How to Stop Impulse Buying in 3 Simple Steps
Sometimes it’s tough to walk past that nice pair of shoes pulling at your wallet, even if you have a roomful of them at home. But that impulse purchase can seriously hurt your finances.
Whether you thought a new sound system would be nice for your living room, a sweater from the mall would look great on you and feel extra comfy, or a frozen yogurt would be a tasty treat to enjoy on your way home from working out, you’re probably familiar with impulse buying.
This is as dangerous as it sounds when you make it a habit. Buying things that you probably don’t need is not how you should manage your finances.
Why We Impulse Buy: Wanting More and More
There’s nothing wrong with wanting something. However, it’s easy to get into the habit of wanting more and more, which can become a never-ending cycle.
These wants are often driven by emotion and a feeling of unhappiness, according to Psychology Today. We tend to want things so we can look better, feel a certain way, or reach certain results. What’s worse, when we actually get the things we want, we only feel better temporarily. Once the feeling fades, we start the cycle of wanting more all over again in the hope of regaining it.
I used to impulse buy a lot, especially during college. Getting the latest trends gave me a status boost. However, it put me in a financial hole, and I had nothing to show for my efforts once I lost or forgot about all of my things.
Steps to Stop Impulse Buying
If you’re eager to limit your purchases this year, I have a few recommendations for how to stop impulse buying:
1. Avoid Triggers
What’s the common denominator that causes you to impulse buy? Is it a particular store or a television ad? Do you regularly receive emails from your favorite brands or feel tempted to walk into the department store next to your dog’s groomer just to “browse”?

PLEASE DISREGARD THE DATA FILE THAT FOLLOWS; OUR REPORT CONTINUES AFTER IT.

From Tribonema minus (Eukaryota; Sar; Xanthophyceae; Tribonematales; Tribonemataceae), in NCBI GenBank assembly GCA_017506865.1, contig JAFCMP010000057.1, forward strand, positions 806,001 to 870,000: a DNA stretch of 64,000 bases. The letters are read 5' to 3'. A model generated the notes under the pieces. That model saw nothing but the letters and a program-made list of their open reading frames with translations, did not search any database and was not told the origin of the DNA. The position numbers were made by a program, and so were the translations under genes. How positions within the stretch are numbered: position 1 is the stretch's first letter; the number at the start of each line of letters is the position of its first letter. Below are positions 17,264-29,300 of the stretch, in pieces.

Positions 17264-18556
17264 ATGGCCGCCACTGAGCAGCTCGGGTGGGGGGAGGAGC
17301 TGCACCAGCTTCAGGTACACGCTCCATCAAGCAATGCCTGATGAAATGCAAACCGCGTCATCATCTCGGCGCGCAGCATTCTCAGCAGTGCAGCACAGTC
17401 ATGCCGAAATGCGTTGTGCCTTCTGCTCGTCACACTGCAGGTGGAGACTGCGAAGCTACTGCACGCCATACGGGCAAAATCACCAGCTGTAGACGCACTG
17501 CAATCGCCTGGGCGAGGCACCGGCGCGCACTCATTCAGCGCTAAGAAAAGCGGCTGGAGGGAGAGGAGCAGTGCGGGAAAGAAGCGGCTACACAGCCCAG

It’s important to identify your shopping triggers so that you can avoid them.
For instance, I found that the mall is where I used to make most of my impulse purchases. So now I don’t go there unless I really need something. There are two big malls in my town, and one of them just expanded to add 150 additional stores last year. People give me weird looks when I tell them that I’ve only been to the new-and-improved mall once over the past 18 months. But I no longer have the desire to go because I’d rather hold onto my money and avoid any unplanned purchases.
2. Deal With Emotions
After you eliminate your sources of temptation, you’ll need to confront and manage the emotions surrounding new purchases.
For example, I used to buy clothes when I felt bored or down because it made me feel happy to get something new. I loved the atmosphere that surrounded shopping, the smell of new clothes, and the confidence that I felt when I wore a new item I’d purchased.
When I decided to get a tighter grip on my money, I started dealing with my emotions in a healthier way. When I felt bored or sad, instead of impulse shopping, I’d talk to someone or ask my husband to go for a walk with me.
Dr. April Benson, a psychologist who works with recovering shopaholics, recommends that people stop and ask themselves why they’re really shopping and what emotional needs spending helps to soothe. “It’s important to determine whether it’s love or affection that you need or the need for autonomy and the feeling of belonging,” she says.
Benson conducts an exercise with her clients in which they pretend to look in on their own funeral and listen to what people say about their life. “Thinking of what people might say about your values is an effective way to bridge the gap between who you are and who you’d like to be and how you’d like to be seen which is commonly referred to as the self discrepancy gap,” she says.
On Benson’s website, Stopping Overshopping, she provides helpful tools and resources for people who want to avoid impulse shopping.
3. Focus on a Long-Term Goal
By getting your emotions in check, you can spend more intentionally. It can help to focus on a long-term goal like getting out of debt.
“Keep those long-term goals in the front of your mind,” Benson says. “Put a little sign on your computer, wall, or in your wallet so you always know what you’re really aiming for.”
Give yourself at least 48 hours to decide if you should make a purchase or not. Ask yourself if you really need the item and if it will add value to your life or if it’s just a fad. If you’re not thinking about the purchase at the end of the 48-hour period, you’ll have your answer.
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